Posted by the pensive poet
In high school we studied Jose Rizal’s two novels: Noli Me Tangere during the junior year and El Filibusterismo during the senior year. By this time I had ‘graduated’ from reading children’s books, having been initiated to Stephen King’s books in the summer before my junior year. For many of my classmates, reading these novels–albeit chapter by chapter, was a tedious chore. Something to be suffered.
There were times when reading some of the chapters was difficult for me as well. Even then, the Tagalog translation was old-fashioned. Some of the idiomatic expressions required either further reading or explanation. Especially with ‘Noli’.
When I got to ‘El Fili’ I realized that compared to the previous book it was an easier read. It was pretty straightforward, in terms of plot. It’s a revenge story that ponders on the necessity of seeking revenge–does this make sense. ‘El Fili’ shed the satirical tone of ‘Noli’, so the social commentaries being made here were less subtle than the ones in ‘Noli’. While reading it, I could see an action thriller film playing inside my head.
If ‘El Fili’ was the middle book of a trilogy, I can only imagine how the story of the final novel will move from the death of Ibarra. What would happen to Basilio and Isagani? Would someone discover Ibarra’s treasures? What kind of revolution will take place, knowing Rizal’s aversion to violence? Intriguing questions, surely. They were not mentioned in ‘Makamisa’, Rizal’s unfinished manuscript. Too bad Rizal died before he could complete another (even un-related) novel. I digress.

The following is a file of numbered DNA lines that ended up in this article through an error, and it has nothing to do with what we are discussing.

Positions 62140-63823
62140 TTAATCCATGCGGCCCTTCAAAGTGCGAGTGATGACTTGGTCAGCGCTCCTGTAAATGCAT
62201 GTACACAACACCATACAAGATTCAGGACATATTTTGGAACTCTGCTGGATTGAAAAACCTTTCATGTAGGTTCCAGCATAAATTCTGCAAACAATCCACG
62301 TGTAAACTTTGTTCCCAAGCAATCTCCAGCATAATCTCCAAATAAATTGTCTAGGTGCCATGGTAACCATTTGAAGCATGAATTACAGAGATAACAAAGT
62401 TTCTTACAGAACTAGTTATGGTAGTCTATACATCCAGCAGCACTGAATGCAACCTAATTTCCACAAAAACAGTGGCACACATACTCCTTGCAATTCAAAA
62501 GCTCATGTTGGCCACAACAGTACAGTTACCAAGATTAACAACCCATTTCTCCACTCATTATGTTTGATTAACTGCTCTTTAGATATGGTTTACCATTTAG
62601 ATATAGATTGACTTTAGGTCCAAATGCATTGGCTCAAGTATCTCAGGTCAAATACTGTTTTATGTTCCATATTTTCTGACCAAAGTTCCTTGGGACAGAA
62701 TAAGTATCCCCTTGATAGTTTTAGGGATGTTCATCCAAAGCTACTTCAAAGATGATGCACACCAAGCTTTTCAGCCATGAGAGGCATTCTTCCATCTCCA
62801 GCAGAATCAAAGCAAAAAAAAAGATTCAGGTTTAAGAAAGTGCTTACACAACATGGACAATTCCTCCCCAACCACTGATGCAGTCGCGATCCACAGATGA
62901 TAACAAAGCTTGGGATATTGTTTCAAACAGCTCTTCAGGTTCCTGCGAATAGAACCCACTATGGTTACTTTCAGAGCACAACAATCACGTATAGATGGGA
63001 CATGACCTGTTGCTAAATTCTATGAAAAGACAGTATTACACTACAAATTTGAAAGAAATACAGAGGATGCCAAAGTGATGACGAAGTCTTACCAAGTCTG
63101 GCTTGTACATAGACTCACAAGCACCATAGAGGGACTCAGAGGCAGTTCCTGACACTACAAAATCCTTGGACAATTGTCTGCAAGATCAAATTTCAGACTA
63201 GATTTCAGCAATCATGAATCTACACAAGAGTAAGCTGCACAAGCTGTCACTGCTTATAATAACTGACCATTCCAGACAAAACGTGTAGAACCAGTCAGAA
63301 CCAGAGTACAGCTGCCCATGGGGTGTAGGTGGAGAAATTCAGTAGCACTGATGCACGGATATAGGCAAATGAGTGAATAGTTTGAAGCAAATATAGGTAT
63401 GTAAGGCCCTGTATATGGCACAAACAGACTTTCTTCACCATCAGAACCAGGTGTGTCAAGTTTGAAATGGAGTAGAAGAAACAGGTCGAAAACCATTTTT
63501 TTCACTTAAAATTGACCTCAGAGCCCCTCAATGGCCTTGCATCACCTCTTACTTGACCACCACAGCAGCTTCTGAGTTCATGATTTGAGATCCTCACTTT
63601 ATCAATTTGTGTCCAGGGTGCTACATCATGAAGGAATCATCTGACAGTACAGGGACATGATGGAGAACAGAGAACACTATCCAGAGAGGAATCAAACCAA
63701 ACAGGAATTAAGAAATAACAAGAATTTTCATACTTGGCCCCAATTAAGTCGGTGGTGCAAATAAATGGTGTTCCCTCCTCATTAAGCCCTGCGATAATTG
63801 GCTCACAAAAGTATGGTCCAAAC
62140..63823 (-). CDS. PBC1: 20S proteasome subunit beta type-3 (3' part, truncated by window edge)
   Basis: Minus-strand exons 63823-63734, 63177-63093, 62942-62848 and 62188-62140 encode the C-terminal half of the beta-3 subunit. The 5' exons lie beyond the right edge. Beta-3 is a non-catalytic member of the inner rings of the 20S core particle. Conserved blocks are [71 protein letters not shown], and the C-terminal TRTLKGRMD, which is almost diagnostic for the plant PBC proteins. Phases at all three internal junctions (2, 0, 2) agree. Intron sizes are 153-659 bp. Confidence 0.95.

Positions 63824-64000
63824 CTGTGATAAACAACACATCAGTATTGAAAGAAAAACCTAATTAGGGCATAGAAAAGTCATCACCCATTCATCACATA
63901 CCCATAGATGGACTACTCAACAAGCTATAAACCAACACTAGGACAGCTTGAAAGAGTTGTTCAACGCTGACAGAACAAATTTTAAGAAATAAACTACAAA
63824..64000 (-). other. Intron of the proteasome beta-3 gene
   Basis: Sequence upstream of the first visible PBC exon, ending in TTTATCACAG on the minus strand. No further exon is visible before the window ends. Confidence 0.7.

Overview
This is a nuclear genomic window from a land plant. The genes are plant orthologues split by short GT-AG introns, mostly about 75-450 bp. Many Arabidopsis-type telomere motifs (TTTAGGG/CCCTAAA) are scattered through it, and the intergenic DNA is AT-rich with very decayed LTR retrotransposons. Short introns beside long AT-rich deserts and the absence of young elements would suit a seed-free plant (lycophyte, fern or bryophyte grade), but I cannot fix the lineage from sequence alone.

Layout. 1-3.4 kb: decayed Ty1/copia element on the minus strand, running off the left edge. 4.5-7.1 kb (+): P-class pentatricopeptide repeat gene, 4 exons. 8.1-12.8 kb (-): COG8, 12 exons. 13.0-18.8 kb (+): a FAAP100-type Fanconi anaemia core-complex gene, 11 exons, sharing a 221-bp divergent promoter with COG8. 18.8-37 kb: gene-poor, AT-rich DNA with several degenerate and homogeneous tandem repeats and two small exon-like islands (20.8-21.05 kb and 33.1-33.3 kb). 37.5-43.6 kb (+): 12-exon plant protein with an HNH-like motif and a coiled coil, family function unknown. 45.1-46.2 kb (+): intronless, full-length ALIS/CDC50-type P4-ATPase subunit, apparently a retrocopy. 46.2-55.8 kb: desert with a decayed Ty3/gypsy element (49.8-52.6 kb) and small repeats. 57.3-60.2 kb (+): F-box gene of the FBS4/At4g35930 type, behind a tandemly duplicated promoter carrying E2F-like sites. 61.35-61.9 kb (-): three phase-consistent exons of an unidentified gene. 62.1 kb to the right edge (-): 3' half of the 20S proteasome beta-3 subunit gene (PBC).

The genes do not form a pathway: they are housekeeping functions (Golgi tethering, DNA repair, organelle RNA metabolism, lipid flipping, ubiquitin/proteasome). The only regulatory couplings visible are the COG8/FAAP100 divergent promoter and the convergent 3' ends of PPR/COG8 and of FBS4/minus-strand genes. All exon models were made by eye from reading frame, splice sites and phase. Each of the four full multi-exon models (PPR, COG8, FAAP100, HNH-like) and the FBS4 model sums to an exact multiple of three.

But why am I bringing up these books, which are believed to have inspired the Philippine revolution against Spain? The recurring themes of both books are greed and oppression. How one fosters the other. Its harmful effects that permeate all levels and sectors of society. The English translation of ‘Noli’ is called ‘The Social Cancer’ and ‘Fili’ is titled ‘Reign of Greed’.
Ring any bells yet?
The unfolding PDAF scam is a clear example that the themes explored by Rizal in his novels still rings through today, more than a hundred years later. This time, however, the perpetrators of this greedy and oppressive scheme are also Filipinos–no less than our elected legislators who connive with unscrupulous individuals to carry out a systematic and institutionalized robbery of our nation’s coffers.
Such a shame.